Amazing Jesus

Sixth Sunday after Pentecost
Fourteenth Sunday in Ordinary Time

2 Corinthians 12: 2-10
Mark 6: 1-13

Things move quickly in the gospel of Mark. There is hardly enough time to even grab a bite to eat (3:20, 6:31). Reading from Mark now, with its piling up of events one upon the other, is perhaps counter-intuitive to our summer in the Northern Hemisphere when we try to slow our lives down to take advantage of the (hopefully) more pleasant weather. Read more


The Encounter More Than the Cure

Fifth Sunday after Pentecost
Thirteenth Sunday in Ordinary Time

Wisdom 1:13-15, 2:23-24 OR 2 Samuel 1:1,17-27
Psalm 30 OR Psalm 130
2 Cor 8:7,9,13-15
Mark 5:21-43

Last year, the British Humanist Association (which lately has become, among other things, a cheer squad for Richard Dawkins) began an ad campaign on city buses in UK with signs declaring, “There probably is no God, so relax and enjoy your life.” This led, as the BHA no doubt intended, to a torrent of unhelpful comments from an array of sources – pro, con, and otherwise – claiming to have special insight on the matter. One observation, however, stuck with me: namely that signs about relaxing and enjoying one’s life were somewhat more persuasive on a bus in London, the wealthy capital of a military-industrial nation state, than they might be on a bus in the slums of Calcutta or Port au Prince.

Vic Chesnutt, the late singer-songwriter from Athens, Georgia, made a much more interesting atheist than Dawkins or his BHA public relations team ever will. Read more

david and goliath

Preaching the Terrors (and Wonders)

I Samuel 17:32-49
Psalm 9:9-20
Mark 4:35-41

Barbara Brown Taylor says there comes the “time in every preacher’s life when the queasy-making parts of the Bible can no longer be ignored, when it is time to admit that the Bible is not a book about admirable people or even about a conventionally admirable God. It is instead a book about a sovereign God’s covenant with a chosen people.” The Bible, she claims, “is as full of holy terrors as it is of holy wonders,” and while we’d like “to approach the terrors as stray bullets outside God’s plan,” the fact is that we cannot avoid either the terrors or the wonders without avoiding part of the truth Read more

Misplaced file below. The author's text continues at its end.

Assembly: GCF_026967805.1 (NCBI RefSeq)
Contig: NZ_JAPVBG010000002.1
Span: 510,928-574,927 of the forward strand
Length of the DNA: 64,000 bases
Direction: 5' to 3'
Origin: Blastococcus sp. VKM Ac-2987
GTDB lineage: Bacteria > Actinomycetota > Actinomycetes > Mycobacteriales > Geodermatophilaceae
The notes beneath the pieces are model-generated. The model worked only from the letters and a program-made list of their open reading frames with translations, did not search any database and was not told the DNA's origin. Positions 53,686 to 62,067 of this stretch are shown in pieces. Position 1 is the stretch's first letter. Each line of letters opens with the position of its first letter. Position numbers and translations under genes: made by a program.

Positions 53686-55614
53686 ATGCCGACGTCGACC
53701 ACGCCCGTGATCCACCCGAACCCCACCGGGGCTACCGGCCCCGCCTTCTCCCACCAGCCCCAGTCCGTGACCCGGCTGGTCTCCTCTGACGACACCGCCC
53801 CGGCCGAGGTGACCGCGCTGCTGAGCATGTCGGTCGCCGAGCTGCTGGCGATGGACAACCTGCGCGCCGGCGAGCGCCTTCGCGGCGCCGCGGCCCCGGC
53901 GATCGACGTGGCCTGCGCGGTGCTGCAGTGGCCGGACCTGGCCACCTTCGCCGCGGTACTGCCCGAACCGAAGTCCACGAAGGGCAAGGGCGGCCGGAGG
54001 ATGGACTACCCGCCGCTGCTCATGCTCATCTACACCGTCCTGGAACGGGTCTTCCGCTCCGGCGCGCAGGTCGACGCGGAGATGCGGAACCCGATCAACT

Eyes to See

Third Sunday after Pentecost
Eleventh Sunday in Ordinary Time

1 Samuel 15:34-16:13
2 Corinthians 5:6-17
Mark 4:26-34

In an era with a six billion dollar election cycle and more than 90% of elections won by the candidate with the most money, these understated stories of anointed shepherd kings and mustard shrub kingdoms make little sense to our calloused senses. The prophet Isaiah warned, and Mark quotes just prior to the telling of these parables, that people would “look, but not perceive, and may indeed listen, but not understand” (Mark 4:12). Read more

Paul and Jesus

And So We Speak

2nd Sunday After Pentecost
1 Samuel 8:4-11, (12-15), 16-20
Psalm 138
2 Corinthians 4:13 – 5:1
Mark 3: 20-35

We are in the after season now, after the great cycle of Jesus’ anticipation, life, death, resurrection and the birth of his church, after Advent, Christmas, Epiphany, Lent and Holy Week, Easter and Pentecost. In the light of our travel once again around the life of the Son that gives us life, we pick up the continuous reading through of our Scriptures.

And we find Paul speaking. Read more